The multi-constituent group will offer feedback, serving as a sounding board for the senior level staff when new information or updates become available. This body will also assess issues such as the cancellation of major events such as commencement or extending the remote learning period. Furthermore, epidemic procedures and protocols will be reviewed and updated to adapt to this ever-changing situation. 

One of the primary concerns of both students and faculty is academics and the transition to online class instruction.

DiBiaisio said the University is very interested in maintaining academic progress while practicing good citizenship by helping Ohio mitigate the virus outbreak. He also acknowledges the struggles both faculty and students will face because of this major change.

“I am so reluctant to ask the faculty to shift gears so dramatically,” he said. “I know they understand and are going to do their best for their students, and I deeply appreciate that.

“It’s disheartening, but it’s also inspiring to know how many of them are trying their hardest to keep the course going and make sure the students can still learn in these alternative methods.”

Academics are not the only thing on everyone’s mind, however.

Events such as Honors Day, where programs and colleges recognize their students’ academic achievements, and Colleges Against Cancer’s Relay for Life have already been cancelled. Religious Life has had to cancel all programming including weekly chapel. Other large, public events such as the annual Undergraduate Student Research Colloquium and Commencement may be cancelled if the spread of COVID-19 continues to escalate. 

Even admissions events such as the upcoming Orange and Black Day are already cancelled. While the president said ONU’s outreach to prospective students is always personal, he said sharing this news and assisting students and their families in answering questions about academic and student life was going to make recruitment all that more intimate and thorough. He said he was not worried about this decision affecting next year’s enrollment statistics as many students have already committed and submitted their deposits.

The financial implication is also applicable to current students who are wondering if the suspension of classes and the option to move back home means refunds for tuition and room and boarding. However, the University and many of its services will remain open during this period. At this time, the President said he is unsure how the University will address this matter. More information about this is to come at a later date.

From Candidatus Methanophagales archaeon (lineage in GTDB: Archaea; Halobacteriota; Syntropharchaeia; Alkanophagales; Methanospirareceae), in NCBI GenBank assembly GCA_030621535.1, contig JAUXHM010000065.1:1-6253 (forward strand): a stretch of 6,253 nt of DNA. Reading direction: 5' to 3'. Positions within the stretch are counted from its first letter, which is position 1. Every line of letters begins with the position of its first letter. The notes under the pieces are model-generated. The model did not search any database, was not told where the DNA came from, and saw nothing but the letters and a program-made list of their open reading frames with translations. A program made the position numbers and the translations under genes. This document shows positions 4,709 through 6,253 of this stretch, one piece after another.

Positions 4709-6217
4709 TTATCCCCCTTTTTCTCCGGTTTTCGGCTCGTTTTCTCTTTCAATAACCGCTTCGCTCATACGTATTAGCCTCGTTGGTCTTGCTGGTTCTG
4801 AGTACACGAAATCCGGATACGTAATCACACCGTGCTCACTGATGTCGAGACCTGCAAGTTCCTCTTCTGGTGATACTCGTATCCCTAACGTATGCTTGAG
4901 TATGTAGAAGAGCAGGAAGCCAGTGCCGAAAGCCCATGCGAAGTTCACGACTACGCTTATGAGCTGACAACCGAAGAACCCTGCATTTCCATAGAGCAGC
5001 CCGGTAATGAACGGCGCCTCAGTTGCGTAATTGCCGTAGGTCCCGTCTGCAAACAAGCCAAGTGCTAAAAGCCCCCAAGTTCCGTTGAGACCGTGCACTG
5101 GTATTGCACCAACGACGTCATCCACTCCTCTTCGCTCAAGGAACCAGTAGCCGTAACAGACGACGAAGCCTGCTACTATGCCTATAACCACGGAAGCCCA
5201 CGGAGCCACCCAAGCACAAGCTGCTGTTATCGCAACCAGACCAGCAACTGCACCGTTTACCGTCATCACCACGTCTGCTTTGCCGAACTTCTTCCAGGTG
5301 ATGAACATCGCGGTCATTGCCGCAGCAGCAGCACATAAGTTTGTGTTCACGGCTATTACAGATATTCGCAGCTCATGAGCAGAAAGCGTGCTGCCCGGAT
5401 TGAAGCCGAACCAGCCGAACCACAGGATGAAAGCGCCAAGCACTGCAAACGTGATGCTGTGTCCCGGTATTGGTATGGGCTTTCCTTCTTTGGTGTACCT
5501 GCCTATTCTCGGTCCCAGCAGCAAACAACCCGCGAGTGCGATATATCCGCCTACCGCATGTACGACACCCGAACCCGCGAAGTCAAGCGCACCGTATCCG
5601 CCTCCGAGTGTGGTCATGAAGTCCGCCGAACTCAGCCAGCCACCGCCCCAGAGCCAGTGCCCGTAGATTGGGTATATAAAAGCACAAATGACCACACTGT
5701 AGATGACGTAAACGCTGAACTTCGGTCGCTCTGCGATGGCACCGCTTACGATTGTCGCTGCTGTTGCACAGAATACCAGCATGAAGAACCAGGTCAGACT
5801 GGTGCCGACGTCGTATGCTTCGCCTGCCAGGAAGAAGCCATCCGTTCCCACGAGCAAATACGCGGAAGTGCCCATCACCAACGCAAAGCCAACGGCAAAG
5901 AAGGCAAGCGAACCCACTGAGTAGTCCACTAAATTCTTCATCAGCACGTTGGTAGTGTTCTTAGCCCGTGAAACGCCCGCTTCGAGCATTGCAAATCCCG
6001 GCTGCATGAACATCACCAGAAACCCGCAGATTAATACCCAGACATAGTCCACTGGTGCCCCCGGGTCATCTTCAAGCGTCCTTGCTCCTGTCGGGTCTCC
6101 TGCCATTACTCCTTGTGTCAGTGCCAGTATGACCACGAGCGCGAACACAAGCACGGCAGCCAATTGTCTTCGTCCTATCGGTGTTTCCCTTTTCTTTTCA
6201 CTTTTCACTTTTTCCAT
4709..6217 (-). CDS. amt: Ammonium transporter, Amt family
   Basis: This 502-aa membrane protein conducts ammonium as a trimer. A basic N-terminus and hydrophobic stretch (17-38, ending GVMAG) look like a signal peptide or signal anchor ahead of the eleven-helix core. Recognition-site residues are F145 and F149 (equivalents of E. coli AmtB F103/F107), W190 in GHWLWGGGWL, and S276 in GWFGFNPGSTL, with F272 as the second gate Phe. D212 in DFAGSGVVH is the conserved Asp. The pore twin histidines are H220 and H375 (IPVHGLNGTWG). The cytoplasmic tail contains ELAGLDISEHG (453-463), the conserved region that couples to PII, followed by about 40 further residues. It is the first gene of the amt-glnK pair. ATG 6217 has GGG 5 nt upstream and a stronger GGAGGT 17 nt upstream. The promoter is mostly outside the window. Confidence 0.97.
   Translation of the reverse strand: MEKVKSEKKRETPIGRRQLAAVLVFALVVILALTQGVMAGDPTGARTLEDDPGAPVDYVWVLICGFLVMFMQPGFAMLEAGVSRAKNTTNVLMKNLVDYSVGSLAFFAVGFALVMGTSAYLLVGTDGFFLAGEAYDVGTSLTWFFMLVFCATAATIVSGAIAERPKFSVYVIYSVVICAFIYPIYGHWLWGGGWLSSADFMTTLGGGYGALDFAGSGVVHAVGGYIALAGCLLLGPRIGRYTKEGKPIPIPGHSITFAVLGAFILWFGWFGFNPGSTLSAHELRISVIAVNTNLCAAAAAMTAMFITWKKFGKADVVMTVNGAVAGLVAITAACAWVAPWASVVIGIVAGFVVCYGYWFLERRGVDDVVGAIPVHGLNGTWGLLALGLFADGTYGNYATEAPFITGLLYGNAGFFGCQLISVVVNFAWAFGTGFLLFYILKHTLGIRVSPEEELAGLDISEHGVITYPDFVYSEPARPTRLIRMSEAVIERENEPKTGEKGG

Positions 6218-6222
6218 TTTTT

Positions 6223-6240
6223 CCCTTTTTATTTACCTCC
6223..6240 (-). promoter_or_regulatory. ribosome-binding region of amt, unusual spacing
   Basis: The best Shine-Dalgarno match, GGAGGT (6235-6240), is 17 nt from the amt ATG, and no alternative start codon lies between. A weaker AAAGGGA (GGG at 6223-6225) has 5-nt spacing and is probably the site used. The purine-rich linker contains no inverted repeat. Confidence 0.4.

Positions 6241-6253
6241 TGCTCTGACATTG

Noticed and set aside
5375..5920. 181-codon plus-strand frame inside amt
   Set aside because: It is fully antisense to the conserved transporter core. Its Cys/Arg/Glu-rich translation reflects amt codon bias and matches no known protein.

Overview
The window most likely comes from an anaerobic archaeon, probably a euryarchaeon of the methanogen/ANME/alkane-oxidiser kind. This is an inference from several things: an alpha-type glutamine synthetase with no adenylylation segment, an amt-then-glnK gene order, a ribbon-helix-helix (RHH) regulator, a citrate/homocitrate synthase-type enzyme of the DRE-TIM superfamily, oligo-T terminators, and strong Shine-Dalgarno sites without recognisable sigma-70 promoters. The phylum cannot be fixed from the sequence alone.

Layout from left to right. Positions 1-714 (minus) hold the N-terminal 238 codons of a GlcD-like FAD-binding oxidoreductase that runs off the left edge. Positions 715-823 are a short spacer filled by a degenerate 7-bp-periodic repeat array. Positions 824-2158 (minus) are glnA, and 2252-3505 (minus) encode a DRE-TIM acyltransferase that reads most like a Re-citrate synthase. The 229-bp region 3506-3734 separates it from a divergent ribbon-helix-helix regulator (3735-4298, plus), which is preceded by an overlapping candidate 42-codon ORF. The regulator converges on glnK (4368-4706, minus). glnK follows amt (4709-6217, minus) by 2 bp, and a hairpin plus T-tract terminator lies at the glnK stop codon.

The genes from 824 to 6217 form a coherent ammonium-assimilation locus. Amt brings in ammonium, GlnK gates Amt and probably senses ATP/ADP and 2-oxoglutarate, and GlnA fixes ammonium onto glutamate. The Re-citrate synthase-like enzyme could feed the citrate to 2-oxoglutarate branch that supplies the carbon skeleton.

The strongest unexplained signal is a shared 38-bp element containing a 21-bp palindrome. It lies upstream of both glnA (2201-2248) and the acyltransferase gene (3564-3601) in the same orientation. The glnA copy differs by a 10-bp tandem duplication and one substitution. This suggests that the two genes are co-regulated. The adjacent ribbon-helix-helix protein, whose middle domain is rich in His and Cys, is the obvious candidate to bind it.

“It’s a complicated analysis for how we would try to refund and on the other hand keep everything going,” he said. “That’s a challenge in and of itself.”

DiBiasio asks for students’ and faculty members’ continued patience and understanding, stating he has been “grateful to see that in abundance already.” He also said students’ safety and wellbeing is of utmost importance.

“Certainly there are some students who are very nervous,” DiBiaisio said. “I’ve talked to a couple of them who are immunosuppressors and for them something like this is very concerning—this type of environment, so we want to make sure we’re taking care of their physical needs but also their mental health needs as well.”

While it is still very unclear what the next steps are, the campus community is asked to be flexible and patient. ONU and neighboring schools share similar conditions right now, and there is no telling how the virus will continue to affect Ohio.

“I’m encouraged by the intelligence and attitude of our students, and they’re not disappointing me at this hour either,” DiBiasio said. “We want to be open to their ideas and questions. I’ve received a number of emails from students or parents [asking] for clarification or asking questions. And that’s good, that’s healthy. I like that two-way communication. We’ll get through this together.”